Lunarchivist Yeah this might be like a mid-level film nerd thing but I always get slightly miffed when people default to the stereotype/branding image of Criterion as this “official” stamp of cultural approval rather than just a distribution company that picks up films with a strong niche market (usually, as Brandon alludes to, “academic”-ish types) that for whatever reason other distributors may not be interested in due to a perception of limited commercial potential. I didn’t listen to the whole podcast so maybe this is brought up eventually, but one of the cool things about Criterion Channel as distinct from their physical media distribution line is that they’re able to negotiate streaming rights for films they don’t own full distribution rights to, so like for a month or two you’ll get a selection of, say, Hitchcock films (usually jealousy guarded by Paramount etc., Hitchcock being the rare name-brand director you can sell in a boxset at Wal-Mart) or films too niche or forgotten to merit even a disc release. Criterion selection isn’t really about quality, it’s about quality + rarity + demand by a fairly particular niche audience (or sometimes just the company getting a good distribution deal on a hot film). (Tubi tends to reach into even deeper obscurities than Criterion, but I’ve only skimmed their selection via Amazon.)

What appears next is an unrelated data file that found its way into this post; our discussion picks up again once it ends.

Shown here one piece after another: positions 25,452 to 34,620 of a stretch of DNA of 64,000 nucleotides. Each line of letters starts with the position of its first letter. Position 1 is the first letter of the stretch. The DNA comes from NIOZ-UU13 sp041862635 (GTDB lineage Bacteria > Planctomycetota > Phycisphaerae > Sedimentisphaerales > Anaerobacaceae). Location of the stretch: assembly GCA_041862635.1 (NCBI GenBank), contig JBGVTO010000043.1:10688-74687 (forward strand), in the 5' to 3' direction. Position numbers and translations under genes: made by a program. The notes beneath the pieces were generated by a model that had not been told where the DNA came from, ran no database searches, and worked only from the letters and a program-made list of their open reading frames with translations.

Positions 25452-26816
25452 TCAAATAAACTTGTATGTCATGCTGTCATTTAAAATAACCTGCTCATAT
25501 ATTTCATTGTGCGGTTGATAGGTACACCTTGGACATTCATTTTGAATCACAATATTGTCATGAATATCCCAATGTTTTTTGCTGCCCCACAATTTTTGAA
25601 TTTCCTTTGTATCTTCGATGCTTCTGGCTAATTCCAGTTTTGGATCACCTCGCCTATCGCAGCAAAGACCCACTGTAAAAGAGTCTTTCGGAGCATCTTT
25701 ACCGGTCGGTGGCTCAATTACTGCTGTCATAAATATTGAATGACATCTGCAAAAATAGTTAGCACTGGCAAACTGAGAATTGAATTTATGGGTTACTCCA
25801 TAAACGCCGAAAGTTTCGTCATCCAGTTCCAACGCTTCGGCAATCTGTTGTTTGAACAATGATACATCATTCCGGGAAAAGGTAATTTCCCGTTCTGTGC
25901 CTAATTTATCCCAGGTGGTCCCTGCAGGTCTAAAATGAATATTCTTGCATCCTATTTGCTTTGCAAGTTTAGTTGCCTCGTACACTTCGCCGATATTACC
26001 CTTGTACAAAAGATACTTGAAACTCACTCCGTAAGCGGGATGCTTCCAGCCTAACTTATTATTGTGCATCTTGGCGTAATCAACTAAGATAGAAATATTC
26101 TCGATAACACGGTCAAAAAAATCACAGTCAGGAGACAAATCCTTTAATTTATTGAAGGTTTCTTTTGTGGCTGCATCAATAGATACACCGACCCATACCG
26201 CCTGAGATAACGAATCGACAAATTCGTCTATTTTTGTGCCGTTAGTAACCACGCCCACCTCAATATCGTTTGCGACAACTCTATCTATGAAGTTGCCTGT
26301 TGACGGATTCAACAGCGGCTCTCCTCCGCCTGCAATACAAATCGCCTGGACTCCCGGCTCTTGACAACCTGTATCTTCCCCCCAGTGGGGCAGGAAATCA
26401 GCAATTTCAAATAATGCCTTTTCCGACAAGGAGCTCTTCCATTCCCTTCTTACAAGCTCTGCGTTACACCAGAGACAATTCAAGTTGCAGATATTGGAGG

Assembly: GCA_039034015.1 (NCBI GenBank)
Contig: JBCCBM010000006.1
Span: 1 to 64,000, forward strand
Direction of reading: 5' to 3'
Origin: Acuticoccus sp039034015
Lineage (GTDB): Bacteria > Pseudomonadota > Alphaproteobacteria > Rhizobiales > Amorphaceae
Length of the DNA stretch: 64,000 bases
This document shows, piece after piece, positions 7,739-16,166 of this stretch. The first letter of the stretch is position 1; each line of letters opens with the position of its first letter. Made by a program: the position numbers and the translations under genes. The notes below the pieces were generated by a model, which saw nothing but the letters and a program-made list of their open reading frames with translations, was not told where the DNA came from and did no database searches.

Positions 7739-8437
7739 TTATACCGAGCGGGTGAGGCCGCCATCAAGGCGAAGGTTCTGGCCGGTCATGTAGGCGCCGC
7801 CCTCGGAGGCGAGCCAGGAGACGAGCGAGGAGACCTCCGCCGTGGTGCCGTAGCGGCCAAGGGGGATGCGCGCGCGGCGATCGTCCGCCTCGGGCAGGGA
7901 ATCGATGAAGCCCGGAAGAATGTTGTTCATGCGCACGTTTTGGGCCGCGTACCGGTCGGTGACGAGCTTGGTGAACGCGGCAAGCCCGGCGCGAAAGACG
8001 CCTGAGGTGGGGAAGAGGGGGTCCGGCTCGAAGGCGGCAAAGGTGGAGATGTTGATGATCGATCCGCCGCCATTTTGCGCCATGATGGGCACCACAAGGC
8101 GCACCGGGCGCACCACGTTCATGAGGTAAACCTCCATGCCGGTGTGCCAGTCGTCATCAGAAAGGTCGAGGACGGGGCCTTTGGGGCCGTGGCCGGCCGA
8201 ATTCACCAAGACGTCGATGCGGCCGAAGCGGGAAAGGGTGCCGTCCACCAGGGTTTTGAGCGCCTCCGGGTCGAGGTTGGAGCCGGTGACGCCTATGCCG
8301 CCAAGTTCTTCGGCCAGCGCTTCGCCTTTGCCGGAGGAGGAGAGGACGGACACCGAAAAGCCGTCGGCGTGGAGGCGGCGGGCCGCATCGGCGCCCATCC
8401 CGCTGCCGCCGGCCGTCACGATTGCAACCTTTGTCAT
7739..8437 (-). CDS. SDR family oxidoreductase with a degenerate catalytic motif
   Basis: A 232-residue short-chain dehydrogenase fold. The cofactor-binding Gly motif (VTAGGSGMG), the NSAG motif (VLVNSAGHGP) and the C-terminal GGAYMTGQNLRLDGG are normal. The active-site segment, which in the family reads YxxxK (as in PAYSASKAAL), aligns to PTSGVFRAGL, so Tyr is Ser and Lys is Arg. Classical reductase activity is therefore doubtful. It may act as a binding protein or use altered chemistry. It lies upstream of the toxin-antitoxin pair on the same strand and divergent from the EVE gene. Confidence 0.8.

Anyway lol, Criterion always likes to ask artists to pick their top 10 Criterion-distributed films and of course everyone feels compelled to say they like the proper Hollywood silver age and Euro new wave stuff, but I honestly think getting people to pick a top 10 Criterion least-favorites would be just as illuminating and fun. I do declare Deep Cover, Bowling for Columbine, Masculin Feminin, Man Bites Dog and The Game, for instance, can kiss my grits.